Austin Energy Considers Wind Power Deal
Officials at Austin Energy are studying a couple of bids that could let the utility buy wind power generated along the Texas Coast.
City Council approval by mid-September could move the utility toward negotiations for 20 or 25-year contracts with two undisclosed companies.
Current prices for wind power fall between $35-$45 per megawatt hour, compared to the current price for natural gas at $36-$44 per megawatt hour.
"That's very competitive," said Austin Energy spokesman Ed Clark. "The other good thing about these wind products is that they are along the Texas coast in the south, and the pattern of the wind production fits very well with the peak energy use of Texas and Austin."
Storage technologies, however, are still in the development phase, making renewable power less reliable than conventional energy sources.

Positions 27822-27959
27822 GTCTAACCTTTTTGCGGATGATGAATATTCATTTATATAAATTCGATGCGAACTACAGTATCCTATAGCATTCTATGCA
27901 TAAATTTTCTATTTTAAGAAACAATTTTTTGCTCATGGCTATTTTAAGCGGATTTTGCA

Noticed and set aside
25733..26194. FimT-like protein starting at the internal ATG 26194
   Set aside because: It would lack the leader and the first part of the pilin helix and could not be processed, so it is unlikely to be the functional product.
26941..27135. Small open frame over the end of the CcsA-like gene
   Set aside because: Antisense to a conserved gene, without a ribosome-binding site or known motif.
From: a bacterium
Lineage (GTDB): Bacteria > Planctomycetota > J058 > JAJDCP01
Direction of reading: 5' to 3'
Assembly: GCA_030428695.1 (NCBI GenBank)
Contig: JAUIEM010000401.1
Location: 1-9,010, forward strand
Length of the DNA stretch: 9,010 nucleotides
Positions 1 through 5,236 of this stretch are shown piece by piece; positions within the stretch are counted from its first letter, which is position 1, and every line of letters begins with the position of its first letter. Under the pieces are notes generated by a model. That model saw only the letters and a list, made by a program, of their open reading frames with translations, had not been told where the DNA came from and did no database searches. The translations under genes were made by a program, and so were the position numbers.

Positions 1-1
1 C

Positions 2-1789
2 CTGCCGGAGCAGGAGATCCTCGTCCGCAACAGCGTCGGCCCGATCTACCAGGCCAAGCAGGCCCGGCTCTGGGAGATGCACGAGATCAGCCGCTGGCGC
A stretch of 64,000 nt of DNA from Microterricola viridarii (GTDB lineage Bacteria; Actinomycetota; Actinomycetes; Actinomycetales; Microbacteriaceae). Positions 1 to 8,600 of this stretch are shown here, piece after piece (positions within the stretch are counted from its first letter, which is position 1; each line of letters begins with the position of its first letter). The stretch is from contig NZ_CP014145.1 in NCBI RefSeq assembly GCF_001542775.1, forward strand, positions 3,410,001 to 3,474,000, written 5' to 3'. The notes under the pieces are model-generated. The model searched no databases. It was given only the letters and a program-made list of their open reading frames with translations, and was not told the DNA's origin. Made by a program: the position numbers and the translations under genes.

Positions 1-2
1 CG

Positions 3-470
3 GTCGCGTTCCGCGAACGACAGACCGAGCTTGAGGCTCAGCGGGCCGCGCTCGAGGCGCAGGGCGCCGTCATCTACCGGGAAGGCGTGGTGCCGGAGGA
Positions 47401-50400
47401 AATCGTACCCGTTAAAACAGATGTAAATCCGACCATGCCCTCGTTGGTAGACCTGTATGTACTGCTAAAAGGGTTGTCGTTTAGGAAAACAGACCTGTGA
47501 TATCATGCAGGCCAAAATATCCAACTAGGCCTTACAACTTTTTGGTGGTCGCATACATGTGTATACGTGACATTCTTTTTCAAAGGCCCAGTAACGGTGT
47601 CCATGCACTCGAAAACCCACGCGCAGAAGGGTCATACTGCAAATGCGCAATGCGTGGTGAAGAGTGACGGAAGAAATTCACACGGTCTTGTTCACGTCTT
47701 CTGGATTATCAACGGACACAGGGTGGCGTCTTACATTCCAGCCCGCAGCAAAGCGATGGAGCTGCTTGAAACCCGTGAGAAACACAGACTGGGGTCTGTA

"[Storage] is going to be an important technology that's going to be needed for the future," said Clark. "The wind can slow down, and you have to be able to provide some consistency and reliability to that resource and the way to do that is to store it."
If the plan is approved, the farms will be at full operation Jan. 1. 2013, with a maximum capacity of 291 megawatts. Actual capacity is based on that day's wind power.
The plan would cost $1.2 billion, and build 144 turbines on 31,500 acres along the coast.
The actual operation of the farms will be done by private companies, Clark said.
Right now 11 percent of Austin Energy's power comes from renewable resources, almost all of that in West Texas.
Austin Energy is contracted to start receiving power from a biomass plant and a solar company. If they also contract for the coastal wind farms, the total amount of renewable power would be raised to 26 percent, said spokesman Carlos Cordova.